The new Sixth Street Bridge opened in July of this year. The first few weeks were pretty chaotic, with drivers doing stunts, daredevils climbing the arches, street artists getting creative with spray paint, and more. Things got so bad the LAPD ended up closing the bridge just to keep a lid on the mayhem. Scenes of crashes, fireworks and people partying were making the nightly news.
But now all the chaos seems to have faded away. When I took a walk across the bridge earlier in December, there wasn’t much traffic and I saw only a handful of pedestrians. It was a cool, cloudy day, and things seemed pretty peaceful.
I have mixed feelings about the Sixth Street Bridge, which I’ve written about previously. In this post I want to focus on the positive. The bridge really is beautiful. The design, by Michael Maltzan, is impressive, with the fluid lines of the arches rolling off to the horizon. Walking across you get a sense of being lifted into the air, with stunning views of LA’s various landscapes surrounding you on all sides.
The new Sixth Street Bridge is actually a replacement for the previous version, which was built in the early 30s. It’s just one of a series of bridges that run across the LA River between Downtown and East LA, including the Cesar Chavez Bridge, the Fourth Street Bridge, and the Seventh Street Bridge. All of these were built in the first half of the 20th century.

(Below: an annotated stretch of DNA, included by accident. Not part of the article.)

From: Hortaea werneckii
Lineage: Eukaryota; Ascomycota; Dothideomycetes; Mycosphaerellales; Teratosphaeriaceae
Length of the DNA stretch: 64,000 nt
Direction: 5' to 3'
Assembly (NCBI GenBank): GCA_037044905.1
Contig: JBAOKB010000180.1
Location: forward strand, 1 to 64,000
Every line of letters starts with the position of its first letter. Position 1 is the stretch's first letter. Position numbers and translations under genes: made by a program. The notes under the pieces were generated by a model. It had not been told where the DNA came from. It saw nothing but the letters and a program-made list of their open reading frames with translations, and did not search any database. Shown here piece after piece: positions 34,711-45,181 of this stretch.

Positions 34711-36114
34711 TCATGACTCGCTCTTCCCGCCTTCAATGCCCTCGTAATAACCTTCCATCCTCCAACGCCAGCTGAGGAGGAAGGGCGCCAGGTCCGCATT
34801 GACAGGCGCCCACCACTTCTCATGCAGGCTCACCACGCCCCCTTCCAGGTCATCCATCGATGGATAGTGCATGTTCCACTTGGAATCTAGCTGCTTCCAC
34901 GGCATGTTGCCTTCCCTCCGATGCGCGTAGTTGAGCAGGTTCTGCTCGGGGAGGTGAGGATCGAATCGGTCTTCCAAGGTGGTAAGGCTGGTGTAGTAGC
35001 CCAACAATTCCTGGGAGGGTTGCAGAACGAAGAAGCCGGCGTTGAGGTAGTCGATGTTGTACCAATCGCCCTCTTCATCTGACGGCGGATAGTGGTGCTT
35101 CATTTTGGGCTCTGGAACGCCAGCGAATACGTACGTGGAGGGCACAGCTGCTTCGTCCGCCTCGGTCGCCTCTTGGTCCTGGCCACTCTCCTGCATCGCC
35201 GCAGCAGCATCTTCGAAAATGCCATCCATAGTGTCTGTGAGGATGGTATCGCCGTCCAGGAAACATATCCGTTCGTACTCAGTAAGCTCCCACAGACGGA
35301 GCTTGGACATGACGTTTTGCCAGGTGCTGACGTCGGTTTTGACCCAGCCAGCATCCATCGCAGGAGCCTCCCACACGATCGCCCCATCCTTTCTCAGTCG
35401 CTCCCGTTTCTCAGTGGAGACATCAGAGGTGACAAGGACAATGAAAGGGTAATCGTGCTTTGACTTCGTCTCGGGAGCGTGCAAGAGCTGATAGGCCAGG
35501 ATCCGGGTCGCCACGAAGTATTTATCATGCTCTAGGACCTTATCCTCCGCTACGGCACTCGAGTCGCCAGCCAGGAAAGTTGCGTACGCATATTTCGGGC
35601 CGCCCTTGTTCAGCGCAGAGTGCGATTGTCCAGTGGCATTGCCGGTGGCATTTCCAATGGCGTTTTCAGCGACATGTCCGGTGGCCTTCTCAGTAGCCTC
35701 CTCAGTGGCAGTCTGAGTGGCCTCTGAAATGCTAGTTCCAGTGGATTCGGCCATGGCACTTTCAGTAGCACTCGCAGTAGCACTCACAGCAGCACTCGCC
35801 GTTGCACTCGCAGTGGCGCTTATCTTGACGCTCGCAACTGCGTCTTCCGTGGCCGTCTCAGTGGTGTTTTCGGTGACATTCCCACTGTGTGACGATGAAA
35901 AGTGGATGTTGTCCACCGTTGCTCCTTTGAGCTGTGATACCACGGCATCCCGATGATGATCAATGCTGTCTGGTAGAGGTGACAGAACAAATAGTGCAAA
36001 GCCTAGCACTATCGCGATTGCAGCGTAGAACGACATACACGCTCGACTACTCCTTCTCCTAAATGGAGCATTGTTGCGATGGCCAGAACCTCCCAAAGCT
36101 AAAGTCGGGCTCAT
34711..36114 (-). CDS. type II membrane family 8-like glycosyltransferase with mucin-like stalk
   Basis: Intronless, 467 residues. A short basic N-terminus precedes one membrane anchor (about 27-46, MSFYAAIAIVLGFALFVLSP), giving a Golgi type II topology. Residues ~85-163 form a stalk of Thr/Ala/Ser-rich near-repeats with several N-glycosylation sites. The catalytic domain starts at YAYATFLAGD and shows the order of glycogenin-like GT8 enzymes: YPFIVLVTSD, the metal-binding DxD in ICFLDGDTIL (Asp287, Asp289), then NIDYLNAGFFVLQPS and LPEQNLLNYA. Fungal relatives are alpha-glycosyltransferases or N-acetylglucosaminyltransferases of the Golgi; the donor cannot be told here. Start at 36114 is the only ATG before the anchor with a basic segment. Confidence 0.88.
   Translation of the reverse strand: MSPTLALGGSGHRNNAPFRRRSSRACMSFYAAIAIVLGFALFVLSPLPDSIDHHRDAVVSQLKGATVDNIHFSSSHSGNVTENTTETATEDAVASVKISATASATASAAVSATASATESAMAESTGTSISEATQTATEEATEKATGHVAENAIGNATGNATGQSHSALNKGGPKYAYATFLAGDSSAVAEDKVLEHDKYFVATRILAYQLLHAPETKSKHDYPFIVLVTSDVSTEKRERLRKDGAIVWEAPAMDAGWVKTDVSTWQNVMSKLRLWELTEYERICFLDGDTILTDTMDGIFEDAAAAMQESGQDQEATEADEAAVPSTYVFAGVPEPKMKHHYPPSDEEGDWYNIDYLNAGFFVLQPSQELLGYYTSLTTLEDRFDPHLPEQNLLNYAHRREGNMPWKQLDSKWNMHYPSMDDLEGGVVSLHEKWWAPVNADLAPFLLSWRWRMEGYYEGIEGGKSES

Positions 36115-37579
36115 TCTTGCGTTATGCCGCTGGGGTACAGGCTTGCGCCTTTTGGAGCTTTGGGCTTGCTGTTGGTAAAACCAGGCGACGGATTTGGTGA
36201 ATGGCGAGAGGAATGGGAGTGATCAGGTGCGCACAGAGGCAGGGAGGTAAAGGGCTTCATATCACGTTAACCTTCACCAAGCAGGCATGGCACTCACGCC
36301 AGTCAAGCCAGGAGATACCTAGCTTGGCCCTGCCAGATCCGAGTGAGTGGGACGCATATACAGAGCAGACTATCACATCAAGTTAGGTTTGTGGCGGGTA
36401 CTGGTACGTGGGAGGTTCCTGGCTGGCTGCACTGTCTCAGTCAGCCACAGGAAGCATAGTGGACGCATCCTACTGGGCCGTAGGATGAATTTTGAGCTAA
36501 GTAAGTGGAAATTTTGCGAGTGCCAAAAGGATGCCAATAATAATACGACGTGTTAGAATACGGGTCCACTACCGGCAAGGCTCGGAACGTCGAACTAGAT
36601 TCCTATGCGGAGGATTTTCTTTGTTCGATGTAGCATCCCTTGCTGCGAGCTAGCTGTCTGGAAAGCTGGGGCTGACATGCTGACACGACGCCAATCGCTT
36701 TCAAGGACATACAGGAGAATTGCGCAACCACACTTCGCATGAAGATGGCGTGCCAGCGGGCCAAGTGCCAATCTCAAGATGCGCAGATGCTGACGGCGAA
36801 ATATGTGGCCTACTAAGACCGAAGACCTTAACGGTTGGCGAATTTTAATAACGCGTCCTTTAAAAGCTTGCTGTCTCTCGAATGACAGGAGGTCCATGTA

As you can see from the photo above, this area, which borders Downtown LA, is criss-crossed with multiple layers of infrastructure. Aside from the bridges, you have the concrete surface of the LA River, rows of train tracks, and miles of electric power lines, all surrounded by a massive industrial district.
Beneath the bridge you can see scores of large, nondescript buildings which were built for manufacturing and storage. These days you’ll probably find that a number of them have been converted to ghost kitchens and cannabis greenhouses.
Nestled inside this vast maze of commercial buildings you’ll often come across pockets that seem neglected or deserted. These spaces are a magnet for street artists that love the expansive, windowless exterior walls.
Coming down on the other side of the bridge, Sixth Street becomes Whittier Boulevard, which is lined with shops and restaurants serving the working class community of Boyle Heights.
It will probably be a long time before we can really see the impacts caused by the new Sixth Street Bridge. There’s been lots of hype about the upside of this new LA landmark, but it’s also likely to accelerate the waves of gentrification and displacement that have been sweeping across the city. Property values have already risen in Boyle Heights, and so has the number of evictions.
Like I said, though, for the moment I’ll focus on the positive. It is a lovely bridge.